“Taipei Suicide Story”: Breaking the Camel’s Back
A lone receptionist stands behind his desk. At all times, he maintains a demeanor that is equal parts serious, bored, and annoyed. He keeps his desk neat, and though the hotel is clean and modern, he doesn’t consider his job particularly glamorous. Day in and day out, he checks people into the hotel. The next day, he even checks a few of them out. Most, however, don’t leave through the front entrance. Instead, they exit through an internal elevator that descends into the bowels of the hotel. Zipped in clean white body bags, these guests (or former guests) are escorted to their final destinations by a team of men and women in hazmat gear.
All this sounds like the beginnings of a horror flick, but we quickly realize that “Taipei Suicide Story” (directed by KEFF) takes place a world away from the haunted locales of the genre. The setting of the film is a suicide hotel. There is no vengeful ghost, nor is there a rampant murderer. Instead, the space is populated by the hopeless, the uncertain, the devastated and tragic, there to decide whether or not they think their lives are worth continuing. The film saturates this terminal space with a certain stillness. Shots linger, tight compositions hold characters in place—almost as if the composition itself were fossilizing them in amber—and conversations stretch on, the vacuums between words seemingly expanding with every breath. While I sometimes found the slow pacing and controlled composition of the film to be a bit self-indulgent (and for the latter, a bit claustrophobic), its 45 minute runtime kept it from feeling too long for itself.
The plot is fairly simple. We follow the receptionist, played by Tender Huang, and the brief intersection of his life with the life of a hotel guest, played by Vivian Sung. The two meet when the receptionist confronts the guest for breaking the hotel’s one-night-stay policy. She quietly tells him that she came with the intent of dying. But something happened. For the first time in her life—surrounded by those who were just like her— she didn’t feel truly alone. After that, she didn’t need to die, not in the same way she did before. The receptionist brusquely tells her that one way or another, dead or alive, she will need to be gone by tomorrow, and the two part. Shortly after their abrasive initial encounter, the two run into each other and reconcile. They even begin to develop a fondness for each other. Yet time continues to cascade forward, into the night of her decision, towards a precipice whose beyond we can’t quite make out.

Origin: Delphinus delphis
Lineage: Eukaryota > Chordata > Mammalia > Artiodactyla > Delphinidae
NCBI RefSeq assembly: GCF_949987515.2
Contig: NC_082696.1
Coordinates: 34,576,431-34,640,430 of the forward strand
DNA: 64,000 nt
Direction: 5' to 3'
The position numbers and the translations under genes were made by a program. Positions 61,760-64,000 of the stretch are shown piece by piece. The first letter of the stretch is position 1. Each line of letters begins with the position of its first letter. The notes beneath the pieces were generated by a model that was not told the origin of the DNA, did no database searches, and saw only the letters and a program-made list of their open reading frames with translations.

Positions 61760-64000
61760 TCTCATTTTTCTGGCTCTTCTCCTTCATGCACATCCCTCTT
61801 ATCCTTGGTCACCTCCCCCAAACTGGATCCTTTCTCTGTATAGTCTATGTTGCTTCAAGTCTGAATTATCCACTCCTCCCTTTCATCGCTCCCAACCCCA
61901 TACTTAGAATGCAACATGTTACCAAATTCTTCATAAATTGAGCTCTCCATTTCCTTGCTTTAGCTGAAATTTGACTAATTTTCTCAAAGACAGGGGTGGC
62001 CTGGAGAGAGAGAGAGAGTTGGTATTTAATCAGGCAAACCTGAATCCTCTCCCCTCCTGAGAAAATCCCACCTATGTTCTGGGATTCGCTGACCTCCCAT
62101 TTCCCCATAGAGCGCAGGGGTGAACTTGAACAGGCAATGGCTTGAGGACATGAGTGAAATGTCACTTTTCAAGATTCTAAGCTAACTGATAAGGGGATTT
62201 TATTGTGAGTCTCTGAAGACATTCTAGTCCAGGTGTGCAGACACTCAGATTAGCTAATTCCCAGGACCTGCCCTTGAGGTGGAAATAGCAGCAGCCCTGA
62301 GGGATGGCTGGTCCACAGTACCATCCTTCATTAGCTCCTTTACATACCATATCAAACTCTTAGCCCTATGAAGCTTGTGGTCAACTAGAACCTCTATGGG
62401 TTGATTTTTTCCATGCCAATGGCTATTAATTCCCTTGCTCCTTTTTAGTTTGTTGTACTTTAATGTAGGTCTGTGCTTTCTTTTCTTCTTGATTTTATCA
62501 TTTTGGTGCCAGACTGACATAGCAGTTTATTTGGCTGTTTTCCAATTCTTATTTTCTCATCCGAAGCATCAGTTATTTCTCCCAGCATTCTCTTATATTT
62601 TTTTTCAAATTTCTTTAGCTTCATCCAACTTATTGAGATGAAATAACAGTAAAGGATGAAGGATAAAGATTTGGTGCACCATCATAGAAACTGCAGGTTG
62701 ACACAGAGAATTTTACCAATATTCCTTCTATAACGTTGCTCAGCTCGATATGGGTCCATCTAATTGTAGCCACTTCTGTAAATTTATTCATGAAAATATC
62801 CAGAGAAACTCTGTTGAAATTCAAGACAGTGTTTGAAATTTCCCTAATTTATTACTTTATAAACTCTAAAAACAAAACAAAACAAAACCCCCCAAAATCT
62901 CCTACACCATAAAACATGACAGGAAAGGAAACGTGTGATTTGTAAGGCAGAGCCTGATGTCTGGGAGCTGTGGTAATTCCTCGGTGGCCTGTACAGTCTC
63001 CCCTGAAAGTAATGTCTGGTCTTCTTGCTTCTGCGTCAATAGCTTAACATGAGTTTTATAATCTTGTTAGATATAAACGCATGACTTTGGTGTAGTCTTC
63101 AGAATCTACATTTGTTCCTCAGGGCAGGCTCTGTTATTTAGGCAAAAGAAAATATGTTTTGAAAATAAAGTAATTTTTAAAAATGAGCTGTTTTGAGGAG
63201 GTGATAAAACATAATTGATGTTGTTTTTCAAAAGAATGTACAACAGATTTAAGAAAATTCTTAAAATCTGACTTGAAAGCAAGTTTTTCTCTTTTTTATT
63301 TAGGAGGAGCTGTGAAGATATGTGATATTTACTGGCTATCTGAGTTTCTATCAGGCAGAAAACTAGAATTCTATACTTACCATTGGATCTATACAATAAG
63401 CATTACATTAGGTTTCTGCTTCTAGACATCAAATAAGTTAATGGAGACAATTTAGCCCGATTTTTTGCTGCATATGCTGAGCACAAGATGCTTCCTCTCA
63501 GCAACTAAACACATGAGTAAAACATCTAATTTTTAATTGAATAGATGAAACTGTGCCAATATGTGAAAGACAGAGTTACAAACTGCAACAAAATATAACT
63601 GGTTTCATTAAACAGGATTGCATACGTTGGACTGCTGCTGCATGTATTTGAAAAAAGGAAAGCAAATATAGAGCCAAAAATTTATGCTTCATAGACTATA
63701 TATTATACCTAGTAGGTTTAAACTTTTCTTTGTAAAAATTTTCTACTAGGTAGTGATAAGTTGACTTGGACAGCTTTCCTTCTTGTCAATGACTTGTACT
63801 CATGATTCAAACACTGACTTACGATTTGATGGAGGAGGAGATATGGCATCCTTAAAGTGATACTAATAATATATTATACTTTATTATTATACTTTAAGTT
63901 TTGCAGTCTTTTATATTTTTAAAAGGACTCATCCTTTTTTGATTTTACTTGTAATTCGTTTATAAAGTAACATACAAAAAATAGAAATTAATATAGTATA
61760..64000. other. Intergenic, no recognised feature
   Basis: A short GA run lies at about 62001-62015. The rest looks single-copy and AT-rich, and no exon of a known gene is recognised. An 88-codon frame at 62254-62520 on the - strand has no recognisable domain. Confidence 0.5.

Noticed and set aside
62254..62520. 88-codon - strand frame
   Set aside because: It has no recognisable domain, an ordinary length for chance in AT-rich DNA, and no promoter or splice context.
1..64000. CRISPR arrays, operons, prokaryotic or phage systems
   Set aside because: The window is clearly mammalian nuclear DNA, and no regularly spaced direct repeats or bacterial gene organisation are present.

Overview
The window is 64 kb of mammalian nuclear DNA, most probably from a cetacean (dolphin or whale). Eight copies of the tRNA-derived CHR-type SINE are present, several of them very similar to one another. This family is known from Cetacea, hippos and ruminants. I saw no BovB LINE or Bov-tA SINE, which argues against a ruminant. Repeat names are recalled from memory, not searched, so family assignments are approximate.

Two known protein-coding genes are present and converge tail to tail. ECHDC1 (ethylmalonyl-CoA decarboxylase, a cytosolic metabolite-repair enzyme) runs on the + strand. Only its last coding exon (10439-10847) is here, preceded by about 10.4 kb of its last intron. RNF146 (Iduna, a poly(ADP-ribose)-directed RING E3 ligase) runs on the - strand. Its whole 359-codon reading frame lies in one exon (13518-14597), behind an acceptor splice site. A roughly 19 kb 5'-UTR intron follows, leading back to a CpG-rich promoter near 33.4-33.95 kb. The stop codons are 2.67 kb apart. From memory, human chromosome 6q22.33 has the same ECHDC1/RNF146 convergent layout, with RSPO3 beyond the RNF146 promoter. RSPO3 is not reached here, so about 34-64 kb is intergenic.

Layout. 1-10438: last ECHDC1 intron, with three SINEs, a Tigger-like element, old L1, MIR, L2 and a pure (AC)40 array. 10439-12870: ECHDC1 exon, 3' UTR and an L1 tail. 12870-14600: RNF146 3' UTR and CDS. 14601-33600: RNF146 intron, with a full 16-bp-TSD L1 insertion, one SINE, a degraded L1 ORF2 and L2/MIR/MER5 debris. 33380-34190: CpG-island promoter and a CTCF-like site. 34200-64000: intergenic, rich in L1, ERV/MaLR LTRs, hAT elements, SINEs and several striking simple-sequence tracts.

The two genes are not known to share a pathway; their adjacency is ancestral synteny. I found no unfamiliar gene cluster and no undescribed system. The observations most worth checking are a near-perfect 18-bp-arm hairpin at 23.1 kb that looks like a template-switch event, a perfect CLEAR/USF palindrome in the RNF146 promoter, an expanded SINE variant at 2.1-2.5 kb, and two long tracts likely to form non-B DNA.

It’s hard to write more about the film without giving too much away. Perhaps I’ve already said too much. It’s a testament to the film’s focus that it maintains such a controlled narrative, and a testament to the film’s sensitivity that it renders this narrative so achingly.
The film also contains a certain unexpected humor. Workers transporting cadavers scroll on their phones, looking as bored as any worker doing any menial task for the umpteenth time, the receptionist rants about the disappointments of life to his newfound friend at the forking path of suicide. It’s a perverse humor, grounded in the juxtaposition of the incomprehensibly tragic with commodity, labor, the grind of the workweek (Mondays, am I right?). A humor that comes from the perversity of witnessing the banal alongside the sacred and profane. But it doesn’t take much of a leap to realize that this juxtaposition isn’t alien to most of us. Rather, it’s one that we find in our lives whenever we ignore the suffering of others, whenever we’re willingly blind to pain because opening ourselves to it feels too overwhelming, too much for our own day-to-day.
At heart, the film can be read as a question. How, it asks, is one to live in a world saturated by suffering without cutting oneself off from it? As necessary as human connection is, it also opens us up to unknown seas of torment. Some wall themselves off from it in the hopes that they’ll be spared, only to find that they’re lost in the deep woods of loneliness, solipsism, isolation. Others open themselves up, and are broken by its crushing waves.
The French philosopher and author Camus wrote that “there is only one really serious philosophical problem, and that is suicide.” The film seems to tell us that though we may try to ignore this question in bad faith, there will come a day where we must choose between unflinchingly confronting it, or retreating from our own humanity.
Rating: 4 / 5
Taipei Suicide Story was covered as part of this year’s 2021 Slamdance Film Festival, where it won the Grand Jury Prize & Audience Award for Narrative Feature and Acting Award for Tender Huang.